p. 37 (seq. 40)

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37

And if they'r not to be appall'd by fear,
I wish the earth might drink that vital stream
That warms the heart, and feeds the manly glow,
The love inherent, planted in the breast,
To equal liberty, confer'd on man
By him who form'd the Peasant and the King!
Could we erase these actions from their minds,
Then (paramount to these ideal whims,
Utopian dreams of patriotic virtue,
Which long have danc'd in their distemper'd brains)
We'd smoothly glide on midst a race of slaves,
Nor heave one sigh tho' all the human race
Were plunged in darkness, slavery and vice.
If we could keep our foot-hold in the stirrup,
And like the noble Claudia of old,
Ride o'er the people, if they don't give way;
Or wish their fates were all involv'd in one;
For iv'e a Brother, as the Roman dame,
Who would strike off the rebel neck at once.

Secretary No all is o'er unless the sword decides,
Which cuts down Kings, and kingdoms oft divides.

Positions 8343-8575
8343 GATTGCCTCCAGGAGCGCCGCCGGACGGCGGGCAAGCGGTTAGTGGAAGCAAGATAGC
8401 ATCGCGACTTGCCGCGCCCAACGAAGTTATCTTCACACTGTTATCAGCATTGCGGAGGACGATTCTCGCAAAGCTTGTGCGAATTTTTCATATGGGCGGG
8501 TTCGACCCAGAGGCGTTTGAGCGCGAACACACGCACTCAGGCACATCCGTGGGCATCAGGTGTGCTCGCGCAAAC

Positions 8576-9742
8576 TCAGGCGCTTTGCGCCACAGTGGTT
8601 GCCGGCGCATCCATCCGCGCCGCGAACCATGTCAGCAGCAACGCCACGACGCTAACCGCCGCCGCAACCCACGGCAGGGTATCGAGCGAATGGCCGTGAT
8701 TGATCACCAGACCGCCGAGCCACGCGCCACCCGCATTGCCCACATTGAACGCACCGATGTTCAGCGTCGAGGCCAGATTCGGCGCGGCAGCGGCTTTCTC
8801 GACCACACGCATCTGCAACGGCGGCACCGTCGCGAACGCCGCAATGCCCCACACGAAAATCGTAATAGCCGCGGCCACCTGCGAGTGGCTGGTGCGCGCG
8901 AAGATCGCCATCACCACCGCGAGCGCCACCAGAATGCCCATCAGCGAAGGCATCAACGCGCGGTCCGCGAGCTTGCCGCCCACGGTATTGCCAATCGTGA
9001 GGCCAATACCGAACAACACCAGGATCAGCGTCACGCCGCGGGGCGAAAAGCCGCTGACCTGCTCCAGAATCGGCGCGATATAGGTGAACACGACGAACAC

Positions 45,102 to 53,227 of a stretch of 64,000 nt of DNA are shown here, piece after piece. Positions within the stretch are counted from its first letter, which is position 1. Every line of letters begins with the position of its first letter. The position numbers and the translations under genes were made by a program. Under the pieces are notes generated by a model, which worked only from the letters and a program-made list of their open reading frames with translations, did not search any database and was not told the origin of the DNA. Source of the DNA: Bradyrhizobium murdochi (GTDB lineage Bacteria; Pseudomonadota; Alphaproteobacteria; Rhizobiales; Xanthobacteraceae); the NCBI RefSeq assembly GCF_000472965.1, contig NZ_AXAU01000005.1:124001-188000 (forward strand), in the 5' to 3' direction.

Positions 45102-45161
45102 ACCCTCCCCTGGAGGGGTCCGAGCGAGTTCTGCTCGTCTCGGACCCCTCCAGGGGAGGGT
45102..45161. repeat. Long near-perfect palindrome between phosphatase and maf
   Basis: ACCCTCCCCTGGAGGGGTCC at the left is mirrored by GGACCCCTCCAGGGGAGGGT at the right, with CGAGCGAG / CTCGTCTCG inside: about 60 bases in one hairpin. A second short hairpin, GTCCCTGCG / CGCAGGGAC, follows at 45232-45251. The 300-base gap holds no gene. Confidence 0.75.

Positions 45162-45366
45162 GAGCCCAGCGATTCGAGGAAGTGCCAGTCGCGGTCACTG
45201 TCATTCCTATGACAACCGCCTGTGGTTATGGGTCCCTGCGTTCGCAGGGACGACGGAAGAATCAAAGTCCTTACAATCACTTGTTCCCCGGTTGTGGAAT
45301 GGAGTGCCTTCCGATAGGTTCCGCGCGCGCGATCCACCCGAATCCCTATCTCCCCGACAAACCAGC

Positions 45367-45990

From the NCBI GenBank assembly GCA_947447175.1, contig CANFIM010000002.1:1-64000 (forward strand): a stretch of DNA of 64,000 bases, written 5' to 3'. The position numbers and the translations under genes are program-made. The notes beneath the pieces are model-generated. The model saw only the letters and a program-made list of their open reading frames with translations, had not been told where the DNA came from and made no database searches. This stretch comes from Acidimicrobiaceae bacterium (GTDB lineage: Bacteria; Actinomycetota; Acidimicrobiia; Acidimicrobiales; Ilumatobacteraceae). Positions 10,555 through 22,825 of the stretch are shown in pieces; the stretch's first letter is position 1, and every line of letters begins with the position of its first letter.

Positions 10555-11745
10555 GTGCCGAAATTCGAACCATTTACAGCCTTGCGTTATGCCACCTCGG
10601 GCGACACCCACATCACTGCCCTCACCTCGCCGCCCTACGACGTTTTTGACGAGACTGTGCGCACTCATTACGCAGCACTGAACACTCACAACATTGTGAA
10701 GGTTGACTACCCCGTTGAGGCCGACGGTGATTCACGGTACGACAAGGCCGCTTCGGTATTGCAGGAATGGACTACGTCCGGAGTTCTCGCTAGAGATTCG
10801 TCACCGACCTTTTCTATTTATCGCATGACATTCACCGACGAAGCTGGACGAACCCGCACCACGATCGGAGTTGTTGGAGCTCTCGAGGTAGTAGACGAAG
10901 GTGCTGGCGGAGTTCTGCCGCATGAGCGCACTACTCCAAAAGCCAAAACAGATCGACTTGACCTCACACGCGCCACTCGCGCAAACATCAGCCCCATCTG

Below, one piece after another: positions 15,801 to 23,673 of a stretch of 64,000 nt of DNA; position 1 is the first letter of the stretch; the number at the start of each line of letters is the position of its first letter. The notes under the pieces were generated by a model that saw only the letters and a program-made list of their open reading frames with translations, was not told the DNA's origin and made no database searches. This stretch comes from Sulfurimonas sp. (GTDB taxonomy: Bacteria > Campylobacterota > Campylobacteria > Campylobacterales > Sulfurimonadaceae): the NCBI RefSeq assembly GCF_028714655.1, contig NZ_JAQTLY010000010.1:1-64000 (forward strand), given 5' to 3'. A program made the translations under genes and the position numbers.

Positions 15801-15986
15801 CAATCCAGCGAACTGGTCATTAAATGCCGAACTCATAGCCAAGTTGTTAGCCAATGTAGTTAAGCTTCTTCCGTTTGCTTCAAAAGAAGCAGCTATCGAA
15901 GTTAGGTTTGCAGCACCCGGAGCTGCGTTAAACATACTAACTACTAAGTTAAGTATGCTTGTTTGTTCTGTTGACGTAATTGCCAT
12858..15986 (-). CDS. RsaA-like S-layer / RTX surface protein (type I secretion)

By that appeal I think we can't prevail,
Their valour's great, and justice holds the scale.
They fight for freedom, while we stab the breast
Of every man, who is her friend protest.
They fight in virtue's ever sacred cause,
While we tread on divine and human laws.
Glory and victory, and lasting fame,
Will crown their arms and bless each Hero's name!

Meagre Away with all thy foolish, trifling cares,
And to the winds give all thy empty fears,
Let us repair and urge brave Sylla on,
I long to see the sweet revenge begun.
As fortune is a fickle, sportive dame,
She may for us the victory proclaim,
And with success our busy ploddings crown
though injured justice, stern and solemn frown,
Then they shall smart for ev'ry bold offence,
Estates confiscated will pay th' expence;
On their lost fortunes we a while will plume
And strive to think there is no after doom.

(Exeunt omnes)

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